Summary: The #DigitzedMLO knows that their brand is linked to their digital footprint. What we don’t talk about often enough are the ways we goof it up. Here are three of the biggest mistakes real estate pros make on social media: 1) The expensive rant, 2) Karma imbalance and 3) Giving up the farm.
1) The Expensive Rant.
Here’s the first social media mistake: the expensive rant. I know, it is challenging to keep your mouth shut. We are paid to talk, to connect, to network, and to have an opinion. Political posts are killing more than one career right now. You have an opinion, you have a glass of wine, and you know the exact counterpoint to change the mind of your fellow high school alum. Well take a pause and breathe. If you need to take a stand, do it carefully, do it deliberately and do it in alignment with your target demographic.
Every day, there is a 1 million dollar prize waiting for you. If you had to summarize your UVP into the perfect elevator pitch and deliver it in front of a panel of judges and the prize was 1 million dollars, you would spend the next month practicing. What is the lifetime value of a top referral partner? The leads, the referrals from those leads, the repeat business from the entire lot. Every day, the 1 million dollar prize waits to be unlocked by that one sentence.
Knowing that, we still struggle to spit out a compelling reason for someone to choose us. If you have followed along, you realize this must be done, you have assessed your clients needs, your platform, your uniqueness and now we pull it together. Below I have outlined a couple of real life before and after elevator pitch examples.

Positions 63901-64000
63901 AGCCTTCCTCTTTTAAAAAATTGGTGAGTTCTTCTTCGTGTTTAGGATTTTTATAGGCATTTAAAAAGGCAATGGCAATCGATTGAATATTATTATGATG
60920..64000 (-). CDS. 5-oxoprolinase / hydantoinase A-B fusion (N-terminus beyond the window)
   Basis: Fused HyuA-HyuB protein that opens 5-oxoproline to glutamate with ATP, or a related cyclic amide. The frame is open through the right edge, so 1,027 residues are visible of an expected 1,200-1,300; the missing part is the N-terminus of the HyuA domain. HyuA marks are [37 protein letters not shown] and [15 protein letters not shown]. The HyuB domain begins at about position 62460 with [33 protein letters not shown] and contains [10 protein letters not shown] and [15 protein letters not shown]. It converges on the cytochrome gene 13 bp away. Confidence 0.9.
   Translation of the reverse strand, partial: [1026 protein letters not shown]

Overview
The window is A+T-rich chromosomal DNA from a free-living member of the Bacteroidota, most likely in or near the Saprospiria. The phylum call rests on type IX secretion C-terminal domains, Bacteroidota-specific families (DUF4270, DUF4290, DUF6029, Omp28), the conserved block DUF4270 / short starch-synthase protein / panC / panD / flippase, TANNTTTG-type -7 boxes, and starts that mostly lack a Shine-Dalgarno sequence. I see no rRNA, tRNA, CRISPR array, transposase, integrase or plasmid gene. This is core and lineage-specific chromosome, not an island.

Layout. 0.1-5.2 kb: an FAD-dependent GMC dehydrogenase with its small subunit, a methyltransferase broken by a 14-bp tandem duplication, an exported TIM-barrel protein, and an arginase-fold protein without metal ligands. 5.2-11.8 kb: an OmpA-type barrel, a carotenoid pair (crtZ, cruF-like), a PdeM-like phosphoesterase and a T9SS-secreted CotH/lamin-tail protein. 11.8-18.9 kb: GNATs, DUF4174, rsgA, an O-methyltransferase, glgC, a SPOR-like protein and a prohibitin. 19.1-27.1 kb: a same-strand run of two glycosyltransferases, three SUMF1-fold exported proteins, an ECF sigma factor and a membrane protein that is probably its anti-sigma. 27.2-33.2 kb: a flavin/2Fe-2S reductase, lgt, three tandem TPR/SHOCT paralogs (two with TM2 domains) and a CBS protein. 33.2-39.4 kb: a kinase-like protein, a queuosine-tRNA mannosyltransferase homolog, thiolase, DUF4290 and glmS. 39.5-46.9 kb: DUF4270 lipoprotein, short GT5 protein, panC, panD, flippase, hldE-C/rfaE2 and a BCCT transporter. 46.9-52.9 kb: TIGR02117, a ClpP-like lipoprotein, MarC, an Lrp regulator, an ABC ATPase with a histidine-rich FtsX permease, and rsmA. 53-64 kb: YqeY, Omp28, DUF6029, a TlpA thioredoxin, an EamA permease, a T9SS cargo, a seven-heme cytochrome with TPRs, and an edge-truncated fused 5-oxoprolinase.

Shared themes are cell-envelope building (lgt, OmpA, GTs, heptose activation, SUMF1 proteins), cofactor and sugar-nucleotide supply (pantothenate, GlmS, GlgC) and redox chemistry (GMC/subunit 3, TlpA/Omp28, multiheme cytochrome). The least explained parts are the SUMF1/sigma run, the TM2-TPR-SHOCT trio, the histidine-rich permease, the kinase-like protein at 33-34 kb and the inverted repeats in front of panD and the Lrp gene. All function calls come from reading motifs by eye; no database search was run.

Building your UVP is hard work. You have acknowledged your pitch needs work, found out what your customer needs and assessed your platform, it is time to explore your personal uniqueness. Caring more than the next person, providing good service, having been trapped doing the same thing for 20 years, and offering open house flyers don’t count. There is a paradigm that we need to break from that has us spouting our resume as if anyone cares.
The true pro understands, at a behavioral level, what separates them from their competitor and leverages it to add value. When you tell someone that you provide great service or spout off a product feature, you are noise. You are the static we are all working desperately to avoid in our lives. How do you avoid being reduced to static? Examine the behavioral and tactical traits that add value.
Your UVP and the resultant elevator pitch needs to be amazing. More importantly, it needs to be accurate. When your mouth writes checks your company is unwilling, or unable to cash, that is a problem. This problem extends beyond you to your client and all those that put their trust in you. In order to do what you say, you need to have a level of influence that creates certainty.
I attempted to hire a big time recruiter to help me fill a key role. The team is top notch, and always fills their contracts. Naturally, they were my people. I went through the process, yep, they were expensive, nope, no guarantees. The conversation wraps and I am ready to sign. To my surprise, they declined to work with me. “You have a good business but you look like everyone else and don’t seem to have one major point of differentiation we can hang our hat on. The reason we get the job done is we take the right jobs.” Now, that was a wake up call. What about how cool I was, what about our great service, what about our 20+ years in the market?